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This past August Hope families were invited to participate in Family Camp at Kuriakos, at which I served as Resource Pastor. This year the Woods and the Wolds were able to attend, and it was such a wonderful time that I hope many more will join us next summer! (Grandparents are also welcome to bring grandkids, and if a full week doesn’t suit you, you can come for just a couple of days.)

The theme of the week was “Living in God’s Time.” In activity and learning sessions for adults and children (separate groups!) we explored what it means to step out of the busy pace of our modern lives, and into the gift of God’s time. Using the seasons of the liturgical year as our guide, we discovered together what each season taught us about God’s time. So in a single week we celebrated Advent, Christmas/Epiphany, Lent, Easter, and finally Pentecost!

In Advent we learned that God’s time means “holding the space,” or having the courage and faith to simply be present to our own (and others’) deepest longings, sufferings, and hopes. This is the space into which God comes. Christmas and Epiphany were all about becoming mindful of the gift of Christ, the light of the world that is not overcome by any darkness of our lives. He comes to us in the practice of gratitude, which is like lighting a candle that become a blaze to lighten our darkness. In Lent we “remembered that we are dust, and to dust we will return.” Far from being a self-judging put-down, this is a gracious affirmation that we are beloved of God, even in our frailty, mortality, and sin. Easter is the practice of peace and reconciliation that brings resurrection life to our world. Jesus came preaching peace, and in his death and resurrection all things were reconciled to God. We are called to be people who in turn bring this life to the world. At Pentecost the Holy Spirit descended in wind and fire. We connected to the breath of the Spirit by becoming mindful of our own breathing. God’s Spirit prays in us even when we don’t have the words, and is always as close as our own breath.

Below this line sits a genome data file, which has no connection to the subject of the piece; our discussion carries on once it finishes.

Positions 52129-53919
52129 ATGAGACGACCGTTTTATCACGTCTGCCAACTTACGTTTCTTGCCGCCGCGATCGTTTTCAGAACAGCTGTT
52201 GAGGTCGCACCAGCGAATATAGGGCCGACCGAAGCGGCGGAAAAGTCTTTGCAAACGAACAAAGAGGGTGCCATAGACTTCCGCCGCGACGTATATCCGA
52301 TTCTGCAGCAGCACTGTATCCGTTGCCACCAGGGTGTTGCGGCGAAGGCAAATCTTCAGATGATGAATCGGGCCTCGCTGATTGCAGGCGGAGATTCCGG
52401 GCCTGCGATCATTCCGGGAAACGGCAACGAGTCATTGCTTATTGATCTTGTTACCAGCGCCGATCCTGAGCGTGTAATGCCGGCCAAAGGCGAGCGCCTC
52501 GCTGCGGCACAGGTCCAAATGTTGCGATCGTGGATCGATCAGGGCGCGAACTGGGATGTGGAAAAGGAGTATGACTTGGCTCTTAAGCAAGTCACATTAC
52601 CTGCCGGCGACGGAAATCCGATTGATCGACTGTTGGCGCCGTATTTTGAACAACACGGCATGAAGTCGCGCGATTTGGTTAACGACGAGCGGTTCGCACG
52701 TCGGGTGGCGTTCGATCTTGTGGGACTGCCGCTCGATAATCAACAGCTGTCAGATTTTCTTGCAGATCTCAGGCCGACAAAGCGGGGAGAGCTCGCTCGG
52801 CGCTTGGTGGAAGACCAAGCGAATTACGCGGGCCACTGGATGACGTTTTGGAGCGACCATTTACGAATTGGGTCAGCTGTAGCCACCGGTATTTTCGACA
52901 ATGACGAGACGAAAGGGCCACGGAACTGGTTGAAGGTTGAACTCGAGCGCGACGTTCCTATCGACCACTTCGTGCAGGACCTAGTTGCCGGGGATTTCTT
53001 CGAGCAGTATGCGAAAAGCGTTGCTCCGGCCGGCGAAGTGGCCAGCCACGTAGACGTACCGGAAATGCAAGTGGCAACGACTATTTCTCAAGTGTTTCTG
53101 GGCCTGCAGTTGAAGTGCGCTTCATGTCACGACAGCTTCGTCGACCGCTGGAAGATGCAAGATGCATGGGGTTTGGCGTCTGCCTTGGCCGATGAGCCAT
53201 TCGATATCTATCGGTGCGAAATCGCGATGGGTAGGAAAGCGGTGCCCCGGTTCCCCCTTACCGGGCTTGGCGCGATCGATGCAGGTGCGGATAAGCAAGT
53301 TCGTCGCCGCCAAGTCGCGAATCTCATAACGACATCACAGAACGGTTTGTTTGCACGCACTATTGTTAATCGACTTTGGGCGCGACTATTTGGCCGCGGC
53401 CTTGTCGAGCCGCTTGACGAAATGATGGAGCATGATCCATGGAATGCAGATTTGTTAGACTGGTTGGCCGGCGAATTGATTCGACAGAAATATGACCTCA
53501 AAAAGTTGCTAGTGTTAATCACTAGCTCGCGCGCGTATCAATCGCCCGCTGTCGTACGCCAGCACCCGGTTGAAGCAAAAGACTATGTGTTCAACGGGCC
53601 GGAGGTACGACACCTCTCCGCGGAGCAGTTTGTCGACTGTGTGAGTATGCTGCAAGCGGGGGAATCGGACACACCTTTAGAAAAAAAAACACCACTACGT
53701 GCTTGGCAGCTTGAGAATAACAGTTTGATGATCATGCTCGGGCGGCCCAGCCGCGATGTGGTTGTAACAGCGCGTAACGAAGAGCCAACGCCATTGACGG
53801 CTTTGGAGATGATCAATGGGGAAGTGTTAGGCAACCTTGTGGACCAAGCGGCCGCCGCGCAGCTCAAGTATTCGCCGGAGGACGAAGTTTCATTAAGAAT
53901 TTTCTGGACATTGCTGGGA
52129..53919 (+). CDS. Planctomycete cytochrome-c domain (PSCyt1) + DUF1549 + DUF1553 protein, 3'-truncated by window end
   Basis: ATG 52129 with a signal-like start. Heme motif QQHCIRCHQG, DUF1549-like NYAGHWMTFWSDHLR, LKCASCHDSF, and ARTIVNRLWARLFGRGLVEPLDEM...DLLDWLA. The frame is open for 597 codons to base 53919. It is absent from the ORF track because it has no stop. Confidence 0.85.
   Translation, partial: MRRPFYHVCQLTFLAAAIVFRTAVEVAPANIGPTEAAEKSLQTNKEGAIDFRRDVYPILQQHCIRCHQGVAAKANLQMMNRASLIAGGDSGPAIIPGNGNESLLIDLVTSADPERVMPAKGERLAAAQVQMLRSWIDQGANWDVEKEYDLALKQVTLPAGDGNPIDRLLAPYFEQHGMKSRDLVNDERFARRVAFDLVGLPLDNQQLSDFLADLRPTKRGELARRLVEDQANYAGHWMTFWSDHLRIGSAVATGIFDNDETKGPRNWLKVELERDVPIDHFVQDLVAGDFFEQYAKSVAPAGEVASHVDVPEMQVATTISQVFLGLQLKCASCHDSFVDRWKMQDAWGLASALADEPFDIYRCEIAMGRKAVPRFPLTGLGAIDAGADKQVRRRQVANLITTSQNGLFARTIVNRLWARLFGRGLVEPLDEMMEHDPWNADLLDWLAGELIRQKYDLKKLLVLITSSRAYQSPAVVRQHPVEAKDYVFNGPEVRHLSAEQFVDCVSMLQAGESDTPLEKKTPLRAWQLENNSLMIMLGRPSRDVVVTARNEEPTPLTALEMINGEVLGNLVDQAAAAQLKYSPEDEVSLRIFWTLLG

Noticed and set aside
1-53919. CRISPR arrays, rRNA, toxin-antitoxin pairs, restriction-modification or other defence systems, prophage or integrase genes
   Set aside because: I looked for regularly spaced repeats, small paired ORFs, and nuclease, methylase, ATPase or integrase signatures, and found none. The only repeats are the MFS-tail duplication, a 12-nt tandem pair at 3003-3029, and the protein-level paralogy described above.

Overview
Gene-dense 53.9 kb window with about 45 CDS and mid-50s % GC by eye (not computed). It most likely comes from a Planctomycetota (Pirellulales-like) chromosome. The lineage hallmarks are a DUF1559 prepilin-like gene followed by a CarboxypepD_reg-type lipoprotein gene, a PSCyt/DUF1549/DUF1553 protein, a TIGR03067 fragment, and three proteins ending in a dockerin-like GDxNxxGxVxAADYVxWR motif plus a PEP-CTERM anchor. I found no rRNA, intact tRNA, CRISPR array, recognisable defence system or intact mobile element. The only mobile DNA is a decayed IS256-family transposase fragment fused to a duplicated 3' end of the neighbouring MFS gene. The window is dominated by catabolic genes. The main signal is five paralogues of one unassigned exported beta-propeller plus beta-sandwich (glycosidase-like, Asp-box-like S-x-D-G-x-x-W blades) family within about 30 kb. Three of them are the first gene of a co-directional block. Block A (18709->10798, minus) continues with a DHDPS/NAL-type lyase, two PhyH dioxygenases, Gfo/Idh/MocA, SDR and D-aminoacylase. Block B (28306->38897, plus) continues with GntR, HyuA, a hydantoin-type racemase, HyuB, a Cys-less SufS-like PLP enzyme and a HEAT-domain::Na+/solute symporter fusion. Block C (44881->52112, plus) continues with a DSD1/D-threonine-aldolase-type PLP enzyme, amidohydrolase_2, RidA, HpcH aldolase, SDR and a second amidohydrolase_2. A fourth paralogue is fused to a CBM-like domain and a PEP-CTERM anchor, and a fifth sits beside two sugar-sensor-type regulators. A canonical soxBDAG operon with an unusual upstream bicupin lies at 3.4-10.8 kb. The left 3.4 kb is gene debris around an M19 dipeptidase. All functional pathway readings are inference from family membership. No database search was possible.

Of course God’s time is not only for summer camp but for all our lives! I plan to carry forward the insights and practices we discovered at camp into my personal and pastoral life this fall. May God’s time be alive in you, even and especially in the midst of all the busy-ness of fall activities!

Peace and blessings are yours.

Pastor Kristian